Geologic Carbon Storage


1. Multi-physical process during Geologic carbon storage (GCS)

As an effort to reduce the atmospheric emission of the anthropogenic CO2, geologic carbon storage (GCS) has been introduced as a promising method by permanently isolating CO2 in the subsurface reservoirs. The reservoirs should be relatively high porous and permeable and be confined by the low-permeable sealing layers on the top (caprock) and bottom (basement rock) to permanently trap the CO2 underground. As high-pressure CO2 is injected into the reservoir, usually in the liquid state, it induces the multi-physical processes that involve changes of the stress state, pore pressure, and temperature.


2. Potential issues during CO2 injection

As high-pressure CO2 is injected into the reservoir, an instant and direct poroelastic response occurs due to the increase in the pore pressure which would decrease the effective stress. On top of the poromechanical response, the liquid CO2 is injected at a lower temperature that may induce thermal stresses by cooling the adjacent region of the injection points. In addition, the acidic mixture of brine and CO2 can induce a chemical reaction with the composing minerals of reservoir rock and affect its geomechanical properties. Therefore, considering the mechanical, thermal, and chemical effects, the importance of properly addressing this coupled behavior of reservoir rock during CO2 storage can be highlighted.


3. Effect of CO2 injection on the poromechanical response of reservoir rock

The chemical effect of CO2 injection on the poromechanical properties of reservoir rock is studied by evaluating its strength, compressibility, time-dependent behavior, and flow properties. These material properties are accurately measured at in-situ conditions before and after CO2 injection. Details on the research are presented as journal papers in the “Publication” section.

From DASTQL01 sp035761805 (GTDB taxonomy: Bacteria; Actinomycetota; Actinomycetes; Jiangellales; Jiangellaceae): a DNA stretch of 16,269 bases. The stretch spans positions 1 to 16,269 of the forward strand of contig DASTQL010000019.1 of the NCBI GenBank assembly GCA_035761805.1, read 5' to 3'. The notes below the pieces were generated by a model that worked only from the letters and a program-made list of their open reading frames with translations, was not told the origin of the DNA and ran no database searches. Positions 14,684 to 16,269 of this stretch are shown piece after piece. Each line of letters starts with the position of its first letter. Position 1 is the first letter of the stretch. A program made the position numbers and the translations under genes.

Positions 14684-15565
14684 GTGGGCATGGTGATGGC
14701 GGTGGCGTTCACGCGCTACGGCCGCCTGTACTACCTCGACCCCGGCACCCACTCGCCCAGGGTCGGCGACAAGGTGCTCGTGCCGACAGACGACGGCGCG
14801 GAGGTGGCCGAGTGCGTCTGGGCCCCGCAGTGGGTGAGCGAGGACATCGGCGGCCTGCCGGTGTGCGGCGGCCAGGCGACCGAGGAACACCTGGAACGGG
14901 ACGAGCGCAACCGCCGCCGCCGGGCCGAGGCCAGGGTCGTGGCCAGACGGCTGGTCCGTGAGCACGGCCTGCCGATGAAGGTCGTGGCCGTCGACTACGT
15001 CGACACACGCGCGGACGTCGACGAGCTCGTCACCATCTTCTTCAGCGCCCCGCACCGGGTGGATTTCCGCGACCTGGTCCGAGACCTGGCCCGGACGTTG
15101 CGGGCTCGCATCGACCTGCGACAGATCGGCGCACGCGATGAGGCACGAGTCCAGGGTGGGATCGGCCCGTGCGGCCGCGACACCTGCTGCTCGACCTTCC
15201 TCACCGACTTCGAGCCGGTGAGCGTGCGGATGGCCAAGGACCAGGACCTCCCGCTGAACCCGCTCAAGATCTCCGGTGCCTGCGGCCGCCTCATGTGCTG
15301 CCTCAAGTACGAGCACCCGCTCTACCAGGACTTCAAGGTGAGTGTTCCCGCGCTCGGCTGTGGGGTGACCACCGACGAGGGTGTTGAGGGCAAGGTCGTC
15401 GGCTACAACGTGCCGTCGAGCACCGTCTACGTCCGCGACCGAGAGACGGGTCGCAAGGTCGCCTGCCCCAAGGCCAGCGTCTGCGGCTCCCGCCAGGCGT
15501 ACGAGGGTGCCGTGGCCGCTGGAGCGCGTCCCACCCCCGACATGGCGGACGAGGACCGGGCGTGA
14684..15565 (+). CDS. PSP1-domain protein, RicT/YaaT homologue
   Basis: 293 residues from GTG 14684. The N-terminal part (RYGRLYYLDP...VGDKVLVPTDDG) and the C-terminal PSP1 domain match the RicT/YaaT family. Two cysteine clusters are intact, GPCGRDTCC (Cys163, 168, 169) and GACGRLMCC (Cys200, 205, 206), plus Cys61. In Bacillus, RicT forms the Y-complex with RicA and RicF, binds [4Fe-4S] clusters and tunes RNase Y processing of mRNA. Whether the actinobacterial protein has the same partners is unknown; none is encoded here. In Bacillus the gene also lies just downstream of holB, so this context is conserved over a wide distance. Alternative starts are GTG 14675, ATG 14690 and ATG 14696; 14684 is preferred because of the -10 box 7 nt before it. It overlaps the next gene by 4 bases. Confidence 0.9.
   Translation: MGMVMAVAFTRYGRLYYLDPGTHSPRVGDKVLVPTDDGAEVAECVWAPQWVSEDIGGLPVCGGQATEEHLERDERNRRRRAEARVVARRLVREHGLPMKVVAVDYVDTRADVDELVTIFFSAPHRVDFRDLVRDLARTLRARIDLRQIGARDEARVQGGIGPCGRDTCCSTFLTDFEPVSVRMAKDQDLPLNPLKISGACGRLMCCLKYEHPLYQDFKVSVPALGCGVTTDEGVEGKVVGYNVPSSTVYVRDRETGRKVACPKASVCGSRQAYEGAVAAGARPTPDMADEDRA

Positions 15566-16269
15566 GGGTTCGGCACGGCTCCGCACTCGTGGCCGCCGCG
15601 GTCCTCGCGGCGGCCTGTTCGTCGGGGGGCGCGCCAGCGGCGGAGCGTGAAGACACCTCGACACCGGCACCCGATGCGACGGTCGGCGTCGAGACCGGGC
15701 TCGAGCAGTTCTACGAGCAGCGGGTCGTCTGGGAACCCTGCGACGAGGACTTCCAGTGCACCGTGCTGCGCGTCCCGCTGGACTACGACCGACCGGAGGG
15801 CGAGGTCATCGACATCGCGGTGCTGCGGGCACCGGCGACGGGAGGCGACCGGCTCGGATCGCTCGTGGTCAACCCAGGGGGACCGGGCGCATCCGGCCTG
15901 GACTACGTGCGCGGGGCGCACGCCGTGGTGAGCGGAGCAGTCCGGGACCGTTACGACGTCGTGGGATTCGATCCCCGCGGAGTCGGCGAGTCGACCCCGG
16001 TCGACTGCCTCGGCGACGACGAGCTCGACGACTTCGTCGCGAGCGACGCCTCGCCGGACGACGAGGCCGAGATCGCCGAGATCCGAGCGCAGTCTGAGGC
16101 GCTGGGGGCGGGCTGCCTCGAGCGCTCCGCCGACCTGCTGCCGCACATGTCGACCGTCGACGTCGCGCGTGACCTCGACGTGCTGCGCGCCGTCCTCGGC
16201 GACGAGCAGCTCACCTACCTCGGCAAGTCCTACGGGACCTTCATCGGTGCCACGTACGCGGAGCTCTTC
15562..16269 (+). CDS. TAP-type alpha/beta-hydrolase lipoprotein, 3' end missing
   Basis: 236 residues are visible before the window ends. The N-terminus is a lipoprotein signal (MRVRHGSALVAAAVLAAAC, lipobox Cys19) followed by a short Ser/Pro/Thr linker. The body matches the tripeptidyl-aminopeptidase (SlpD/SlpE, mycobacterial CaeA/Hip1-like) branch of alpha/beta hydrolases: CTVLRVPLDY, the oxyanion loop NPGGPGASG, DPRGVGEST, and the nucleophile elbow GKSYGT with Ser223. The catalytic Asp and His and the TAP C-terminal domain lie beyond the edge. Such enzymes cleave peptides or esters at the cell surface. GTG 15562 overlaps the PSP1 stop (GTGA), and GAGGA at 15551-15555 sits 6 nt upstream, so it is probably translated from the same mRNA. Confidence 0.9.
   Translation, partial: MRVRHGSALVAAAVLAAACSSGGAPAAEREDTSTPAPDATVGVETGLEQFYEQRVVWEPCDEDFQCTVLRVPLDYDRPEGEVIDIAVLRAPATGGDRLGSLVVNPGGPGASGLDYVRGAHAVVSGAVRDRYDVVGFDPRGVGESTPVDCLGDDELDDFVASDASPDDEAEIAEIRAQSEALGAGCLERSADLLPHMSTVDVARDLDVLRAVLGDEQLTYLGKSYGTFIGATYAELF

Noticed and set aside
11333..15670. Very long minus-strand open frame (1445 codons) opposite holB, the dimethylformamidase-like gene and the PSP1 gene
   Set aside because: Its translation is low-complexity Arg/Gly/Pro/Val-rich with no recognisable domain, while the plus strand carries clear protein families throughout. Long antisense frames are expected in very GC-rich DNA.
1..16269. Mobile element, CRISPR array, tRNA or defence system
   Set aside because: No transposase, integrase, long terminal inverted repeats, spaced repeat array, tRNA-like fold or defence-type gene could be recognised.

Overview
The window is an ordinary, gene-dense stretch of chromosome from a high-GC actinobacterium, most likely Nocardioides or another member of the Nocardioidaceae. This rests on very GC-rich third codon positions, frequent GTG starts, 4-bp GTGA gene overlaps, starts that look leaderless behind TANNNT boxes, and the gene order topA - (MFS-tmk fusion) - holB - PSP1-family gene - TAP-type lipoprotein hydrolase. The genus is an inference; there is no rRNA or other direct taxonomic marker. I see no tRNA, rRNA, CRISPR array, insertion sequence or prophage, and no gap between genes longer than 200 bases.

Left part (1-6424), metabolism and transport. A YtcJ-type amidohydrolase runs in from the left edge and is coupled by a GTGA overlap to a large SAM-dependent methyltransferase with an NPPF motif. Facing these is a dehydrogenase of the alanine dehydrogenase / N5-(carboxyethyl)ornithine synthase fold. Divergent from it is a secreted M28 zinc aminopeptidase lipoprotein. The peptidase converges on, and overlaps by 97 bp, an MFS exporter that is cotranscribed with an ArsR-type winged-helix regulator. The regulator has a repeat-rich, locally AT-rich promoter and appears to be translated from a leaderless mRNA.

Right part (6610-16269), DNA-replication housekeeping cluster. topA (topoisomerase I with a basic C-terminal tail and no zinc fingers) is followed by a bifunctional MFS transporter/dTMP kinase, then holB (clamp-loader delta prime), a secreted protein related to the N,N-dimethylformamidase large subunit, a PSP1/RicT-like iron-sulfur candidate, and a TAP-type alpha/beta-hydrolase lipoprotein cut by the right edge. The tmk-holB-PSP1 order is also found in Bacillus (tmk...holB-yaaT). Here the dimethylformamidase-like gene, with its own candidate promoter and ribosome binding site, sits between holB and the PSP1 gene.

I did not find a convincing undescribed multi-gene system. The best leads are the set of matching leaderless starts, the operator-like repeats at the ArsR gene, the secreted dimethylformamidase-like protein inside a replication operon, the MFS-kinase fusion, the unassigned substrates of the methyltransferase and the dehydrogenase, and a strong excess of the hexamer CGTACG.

1) Strength and compressibility


   a) Apulian limestone (Kim et al., 2018)

For limestones, the effect of CO2 injection was observed by dissolving the carbonates, resulting in an increase in porosity and a decrease in the strength parameters and stiffness. For this study, Apulian limestone was CO2 treated for three days to observe a controlled effect of CO2 injection. Detailed results are elaborated in Kim et al. (2018).


   b) Berea sandstone (Tarokh et al., 2020)

For sandstones, the effect of CO2 injection did not show a significant effect on the poromechanical behavior of Berea sandstones. Tarokh et al. (2020) discussed the minor effect of CO2 injection on the poroelastic properties, while it was pronounced on the time-dependent behavior, and emphasized the importance of considering the time-dependent behavior in constitutive models.

                                        Heat damaged                                                                            CO2 treated damaged


2) Time-dependent behavior (Tarokh et al. 2020)

After reaching full saturation, the time-dependent behavior can be observed experimentally by monitoring the pore pressure build-up under the undrained condition, while the total mean stress remains constant. The bulk viscosity is calculated, and results showed that after CO2 injection, the time-dependent behavior is promoted. Considering that GCS aims to safely store CO2 for thousands of years, this indicates that is important to consider this creep behavior for successful and geologic carbon storage.

3) Flow properties (Kim et al., 2018)

Due to the pre-existing aqueous fluid, a multi-phase flow occurs during CO2 injection. A unique method to evaluate the relative permeability curve by measuring the poroelastic properties were introduced, and the results showed that CO2 injection alters the shape of the curve, where it changed from a quadratic curve to a quasi-linear curve after CO2 injection. Details are elaborated in Kim et al. (2018).